So we're in for a potentially long haul to try to get relief to Mariupol because the buses that was sent down there, they couldn't even -- they had to stop, they weren't able to pick up the residents, and the French government said even the short number of hours that the Russians allowed for these buses before stopping them was nowhere near enough time to actually do a proper evacuation. Wolf?

BLITZER: Christiane Amanpour reporting from Kyiv, Christiane, be careful over there, we'll stay in touch.

Let's go to the White House right now, where President Biden is sharing new information about Putin's isolation and how the Russian leader may be, may be punishing his own advisers.

Let's go to our Chief White House Correspondent Kaitlan Collins. Kaitlan, this was a pretty revealing moment. Tell us more about what the president of the United States had to say.

KAITLAN COLLINS, CNN CHIEF WHITE HOUSE CORRESPODENT: Well, Wolf, he's really echoing these intelligence assessments about what's happening inside of Russia and apparently state of tensions between President Putin and his top advisers. Though when President Biden was speaking with reporters today, he did add one caveat about what the U.S. is hearing.


BIDEN: There's a lot of speculation, but he seems to be -- I'm not saying this with a certainty, he seems to be self-isolating, and there's some indication that he has fired or put under house arrest some of his advisers. But I -- I don't want to put too much stock in that at this time because we don't have that much hard evidence.


COLLINS: And, Wolf, when it comes to the self-isolating aspect of the president's comments, we should note President Biden and President Putin have not spoken since this invasion began. And I asked the White House today if they made any plans for the two of them too speak, they said no and basically set a really high bar for a conversation at that level to happen, saying that there ought to be significant signs of de-escalation on Russia's behalf for that conversation to go forward between President Putin and President Biden.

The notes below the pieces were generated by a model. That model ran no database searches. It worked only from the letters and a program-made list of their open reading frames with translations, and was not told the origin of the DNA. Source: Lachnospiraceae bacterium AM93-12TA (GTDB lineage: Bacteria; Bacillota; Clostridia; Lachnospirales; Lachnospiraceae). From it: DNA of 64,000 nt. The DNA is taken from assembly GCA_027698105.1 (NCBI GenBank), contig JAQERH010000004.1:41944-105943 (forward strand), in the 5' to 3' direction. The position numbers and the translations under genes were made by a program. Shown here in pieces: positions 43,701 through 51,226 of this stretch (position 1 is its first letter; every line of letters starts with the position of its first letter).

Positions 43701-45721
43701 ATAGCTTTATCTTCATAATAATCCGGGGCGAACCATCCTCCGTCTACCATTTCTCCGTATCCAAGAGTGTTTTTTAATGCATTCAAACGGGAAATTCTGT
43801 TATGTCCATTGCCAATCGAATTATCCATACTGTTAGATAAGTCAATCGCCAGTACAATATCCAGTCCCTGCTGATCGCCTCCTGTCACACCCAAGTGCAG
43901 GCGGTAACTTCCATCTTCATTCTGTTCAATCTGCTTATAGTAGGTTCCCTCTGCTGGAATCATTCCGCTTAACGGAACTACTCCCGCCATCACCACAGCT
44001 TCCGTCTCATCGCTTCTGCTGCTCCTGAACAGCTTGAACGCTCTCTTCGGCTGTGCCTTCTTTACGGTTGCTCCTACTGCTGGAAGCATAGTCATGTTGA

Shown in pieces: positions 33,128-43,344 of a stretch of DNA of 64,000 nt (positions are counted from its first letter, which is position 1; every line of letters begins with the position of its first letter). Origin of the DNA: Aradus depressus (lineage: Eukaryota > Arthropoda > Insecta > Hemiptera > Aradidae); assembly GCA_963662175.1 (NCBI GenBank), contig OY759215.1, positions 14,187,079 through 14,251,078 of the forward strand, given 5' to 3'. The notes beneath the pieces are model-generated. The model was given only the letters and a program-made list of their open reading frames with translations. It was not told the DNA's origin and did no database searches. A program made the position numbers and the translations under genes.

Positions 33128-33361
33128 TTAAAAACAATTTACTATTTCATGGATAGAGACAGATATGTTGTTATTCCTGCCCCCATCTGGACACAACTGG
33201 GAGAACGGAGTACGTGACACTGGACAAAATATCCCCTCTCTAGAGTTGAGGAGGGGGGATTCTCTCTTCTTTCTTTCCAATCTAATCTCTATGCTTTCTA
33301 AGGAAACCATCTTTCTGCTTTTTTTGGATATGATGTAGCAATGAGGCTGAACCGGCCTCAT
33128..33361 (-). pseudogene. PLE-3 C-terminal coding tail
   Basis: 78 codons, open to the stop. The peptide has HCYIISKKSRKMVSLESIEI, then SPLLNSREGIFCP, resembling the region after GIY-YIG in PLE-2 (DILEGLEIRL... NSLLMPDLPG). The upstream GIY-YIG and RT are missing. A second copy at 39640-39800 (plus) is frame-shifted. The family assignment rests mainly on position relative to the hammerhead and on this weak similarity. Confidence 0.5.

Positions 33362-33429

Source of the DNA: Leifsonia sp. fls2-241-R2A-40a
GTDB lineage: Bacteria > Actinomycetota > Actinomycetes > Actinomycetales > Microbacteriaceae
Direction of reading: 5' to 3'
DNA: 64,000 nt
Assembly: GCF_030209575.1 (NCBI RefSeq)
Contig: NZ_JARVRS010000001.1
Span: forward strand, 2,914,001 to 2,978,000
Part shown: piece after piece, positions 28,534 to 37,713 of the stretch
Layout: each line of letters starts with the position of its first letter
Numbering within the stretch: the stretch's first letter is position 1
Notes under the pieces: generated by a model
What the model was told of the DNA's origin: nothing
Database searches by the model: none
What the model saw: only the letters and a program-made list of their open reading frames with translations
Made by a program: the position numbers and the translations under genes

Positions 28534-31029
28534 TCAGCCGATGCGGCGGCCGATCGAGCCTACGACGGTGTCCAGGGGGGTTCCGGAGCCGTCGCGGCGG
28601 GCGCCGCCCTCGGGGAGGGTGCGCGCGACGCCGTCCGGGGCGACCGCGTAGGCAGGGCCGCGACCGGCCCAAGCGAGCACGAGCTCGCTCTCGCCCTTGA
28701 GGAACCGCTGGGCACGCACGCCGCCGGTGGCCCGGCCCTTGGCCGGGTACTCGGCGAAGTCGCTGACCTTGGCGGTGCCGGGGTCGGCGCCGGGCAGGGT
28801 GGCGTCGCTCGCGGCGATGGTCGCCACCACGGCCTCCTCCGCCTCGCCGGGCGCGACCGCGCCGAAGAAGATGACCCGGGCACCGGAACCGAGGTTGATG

BLITZER: As you know, Kaitlan, the president also today took some historic action in an effort to help ease gas prices in the United States.

COLLINS: Yes. He's tapping into the emergency reserves, Wolf. As you have seen prices only go up since this invasion started. Obviously, that is something that Democrats are worried, it could affect them when the midterms happen in just a few months from now. And the president saying today he empathizes with people who are feeling that pain at the pump. So, now, they are going to be releasing a million barrels a day for the next six months, that's going to be up to about 180 million barrels of oil released from the strategic reserves, Wolf.

Though we should note, industry experts say they believe that this summer you could still see those record-high prices happening. There is a big concern about that. And even as President Biden is calling on companies here at home to ramp up domestic production, they are noting that is likely going to take months, not days, Wolf.


So this isn't a problem that is going away anytime soon.

We should note what President Biden did today, taking this step of this reserve, tapping into these reserves with this release, that is the biggest release that has happened since this strategic reserve was formed back in the 1970s, Wolf.

BLITZER: All right, Kaitlan, thank you very much, Kaitlan Collins at the White House.

Just ahead, an urgent new attempt to evacuate civilians from the besieged Southern Ukrainian city of Mariupol where 100,000 people remain trapped.